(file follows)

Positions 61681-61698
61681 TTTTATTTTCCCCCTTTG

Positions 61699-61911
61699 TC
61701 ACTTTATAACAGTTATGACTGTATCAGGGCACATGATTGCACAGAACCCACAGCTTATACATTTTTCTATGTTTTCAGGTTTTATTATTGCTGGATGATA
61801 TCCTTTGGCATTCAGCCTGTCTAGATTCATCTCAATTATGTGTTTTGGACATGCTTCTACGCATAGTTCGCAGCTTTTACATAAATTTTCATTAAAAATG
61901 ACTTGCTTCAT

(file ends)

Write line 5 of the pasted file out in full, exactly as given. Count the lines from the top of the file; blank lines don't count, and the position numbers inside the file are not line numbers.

61701 ACTTTATAACAGTTATGACTGTATCAGGGCACATGATTGCACAGAACCCACAGCTTATACATTTTTCTATGTTTTCAGGTTTTATTATTGCTGGATGATA